the taking of photographs
the eating or drinking of smuggled-in goodies
humming or beating time to the music
flipping thru the Playbill
rummaging thru your purse
wearing too much perfume or cologne
Although these transgressions are maddening in any theatrical setting (even the cinema) it is perhaps the ballet that suffers most as it is such a 'silent' art form. So I was thinking it might be a good idea for Kristin Sloan, NYC Ballet's Director of New Media, to create a very short 'ballet etiquette' film to be shown at the start of every performance. The dancers could be involved and it could be lightly humourous in tone though basically serious in its message.
A few years ago one of the big cinema chains had a contest to see who could develop the best minute-long "movie manners' film clip. Over the weeks leading up to the awarding of the winner's trophy, several of the best entries were shown just before the previews commenced. They were genuinely amusing and did actually seem to have some impact; perhaps when people saw how silly and self-centered they appeared it made them think...just a little.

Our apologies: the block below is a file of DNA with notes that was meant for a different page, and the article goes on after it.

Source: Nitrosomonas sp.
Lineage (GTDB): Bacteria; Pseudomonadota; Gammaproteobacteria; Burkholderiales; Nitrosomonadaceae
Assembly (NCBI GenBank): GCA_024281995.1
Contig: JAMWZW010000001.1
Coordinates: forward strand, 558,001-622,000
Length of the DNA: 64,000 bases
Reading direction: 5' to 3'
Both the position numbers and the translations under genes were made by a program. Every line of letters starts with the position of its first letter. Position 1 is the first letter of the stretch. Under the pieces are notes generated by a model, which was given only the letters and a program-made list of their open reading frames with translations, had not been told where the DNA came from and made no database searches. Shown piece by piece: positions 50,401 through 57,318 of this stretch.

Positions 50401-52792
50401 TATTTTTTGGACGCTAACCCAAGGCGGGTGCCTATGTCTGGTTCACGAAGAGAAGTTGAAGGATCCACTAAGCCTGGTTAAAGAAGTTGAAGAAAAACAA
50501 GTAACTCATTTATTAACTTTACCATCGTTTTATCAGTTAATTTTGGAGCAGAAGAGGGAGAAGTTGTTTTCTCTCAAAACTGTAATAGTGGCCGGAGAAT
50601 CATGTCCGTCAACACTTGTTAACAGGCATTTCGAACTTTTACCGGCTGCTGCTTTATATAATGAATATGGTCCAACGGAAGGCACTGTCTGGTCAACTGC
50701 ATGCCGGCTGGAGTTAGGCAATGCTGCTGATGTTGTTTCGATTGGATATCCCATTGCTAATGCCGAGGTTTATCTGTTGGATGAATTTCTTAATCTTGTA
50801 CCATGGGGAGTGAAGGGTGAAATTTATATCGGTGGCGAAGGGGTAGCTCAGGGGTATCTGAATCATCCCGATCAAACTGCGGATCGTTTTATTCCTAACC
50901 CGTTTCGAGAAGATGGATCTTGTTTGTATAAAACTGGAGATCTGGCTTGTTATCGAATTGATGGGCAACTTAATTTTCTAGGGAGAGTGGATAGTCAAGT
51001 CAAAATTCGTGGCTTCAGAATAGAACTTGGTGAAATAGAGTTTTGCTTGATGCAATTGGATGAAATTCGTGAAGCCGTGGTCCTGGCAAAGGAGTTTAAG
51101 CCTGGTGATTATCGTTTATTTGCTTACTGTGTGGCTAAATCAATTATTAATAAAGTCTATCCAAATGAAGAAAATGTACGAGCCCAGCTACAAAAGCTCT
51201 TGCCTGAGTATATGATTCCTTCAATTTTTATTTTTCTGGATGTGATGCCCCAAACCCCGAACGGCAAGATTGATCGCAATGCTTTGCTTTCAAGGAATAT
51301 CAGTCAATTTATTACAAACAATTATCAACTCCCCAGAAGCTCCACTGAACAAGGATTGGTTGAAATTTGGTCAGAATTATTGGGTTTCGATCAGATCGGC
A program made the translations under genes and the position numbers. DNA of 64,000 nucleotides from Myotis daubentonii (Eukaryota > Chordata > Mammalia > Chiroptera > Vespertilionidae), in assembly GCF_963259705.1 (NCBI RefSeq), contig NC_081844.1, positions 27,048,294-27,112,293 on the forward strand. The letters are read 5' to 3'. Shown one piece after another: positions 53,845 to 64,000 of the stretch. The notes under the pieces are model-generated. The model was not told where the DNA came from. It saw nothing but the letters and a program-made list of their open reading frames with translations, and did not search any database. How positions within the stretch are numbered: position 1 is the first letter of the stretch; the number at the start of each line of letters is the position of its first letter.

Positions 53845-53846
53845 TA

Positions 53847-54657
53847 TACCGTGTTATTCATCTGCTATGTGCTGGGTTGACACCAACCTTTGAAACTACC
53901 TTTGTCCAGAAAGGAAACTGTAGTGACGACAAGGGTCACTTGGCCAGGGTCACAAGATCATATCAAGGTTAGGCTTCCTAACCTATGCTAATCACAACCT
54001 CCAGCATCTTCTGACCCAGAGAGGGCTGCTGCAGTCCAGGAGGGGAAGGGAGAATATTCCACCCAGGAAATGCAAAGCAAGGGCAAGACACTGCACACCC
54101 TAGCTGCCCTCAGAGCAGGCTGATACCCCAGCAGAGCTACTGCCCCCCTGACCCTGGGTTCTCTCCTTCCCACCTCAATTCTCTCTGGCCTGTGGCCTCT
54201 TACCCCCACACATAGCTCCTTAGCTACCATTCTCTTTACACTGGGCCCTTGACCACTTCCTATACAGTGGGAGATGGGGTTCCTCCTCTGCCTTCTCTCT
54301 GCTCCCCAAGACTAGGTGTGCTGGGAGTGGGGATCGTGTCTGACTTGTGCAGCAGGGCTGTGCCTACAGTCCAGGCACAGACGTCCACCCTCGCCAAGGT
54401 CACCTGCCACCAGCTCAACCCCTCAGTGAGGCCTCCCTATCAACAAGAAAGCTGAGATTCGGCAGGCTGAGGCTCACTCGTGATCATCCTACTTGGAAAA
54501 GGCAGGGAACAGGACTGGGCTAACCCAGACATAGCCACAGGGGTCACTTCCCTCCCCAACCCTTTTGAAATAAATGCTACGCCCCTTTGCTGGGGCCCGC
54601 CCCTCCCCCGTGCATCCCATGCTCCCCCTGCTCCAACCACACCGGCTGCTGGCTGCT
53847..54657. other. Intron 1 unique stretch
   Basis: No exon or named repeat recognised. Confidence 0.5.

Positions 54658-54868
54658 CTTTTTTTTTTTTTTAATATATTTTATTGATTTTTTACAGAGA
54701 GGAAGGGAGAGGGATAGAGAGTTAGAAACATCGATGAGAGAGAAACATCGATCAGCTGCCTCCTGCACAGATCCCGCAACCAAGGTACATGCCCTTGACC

My favorite moment in these films by far was the shot of a soprano in the helmet and breast-plates of Brunnhilde, singing away grandly to her father Wotan when a cellphone goes off. The culprit answers, and at that moment Brunnhilde hurls her spear into the House, shattering the annoying device. The audience erupts in a wild ovation.
Tuesday February 24, 2009 - This was my one look at the recently-revived Balanchine SWAN LAKE for the Winter season. In the Spring I will see it more often when it's on programmes more to my liking.
Read about the Balanchine setting of SWAN LAKEhere, and of his plan (shortly before his death) to have black swans in the traditionally 'all-white' lakeside scene. If I'm not mistaken, there were a few black swans among the corps the last time the Balanchine SWAN setting was performed, but now they are all black (except Odette, of course) and the effect is rather funereal, accenting the darker passages of the music. The costumes are beautifully executed, by the way.
Maria Kowroski was an elegant, cool Odette with passion simmering just below the surface. Her extension and line of course are fascinating and the subtle inflections of the neck and wrists suggest the swan motif without overdoing it. In a wonderful performance, Philip Neal was a noble partner and danced his solo with clean, precise technique and a gorgeously poetic climax. Above: Maria and Philip in DIAMONDS, a Paul Kolnik photo. It was gratifying to hear the enthusiastic audience response that these two dancers evoked.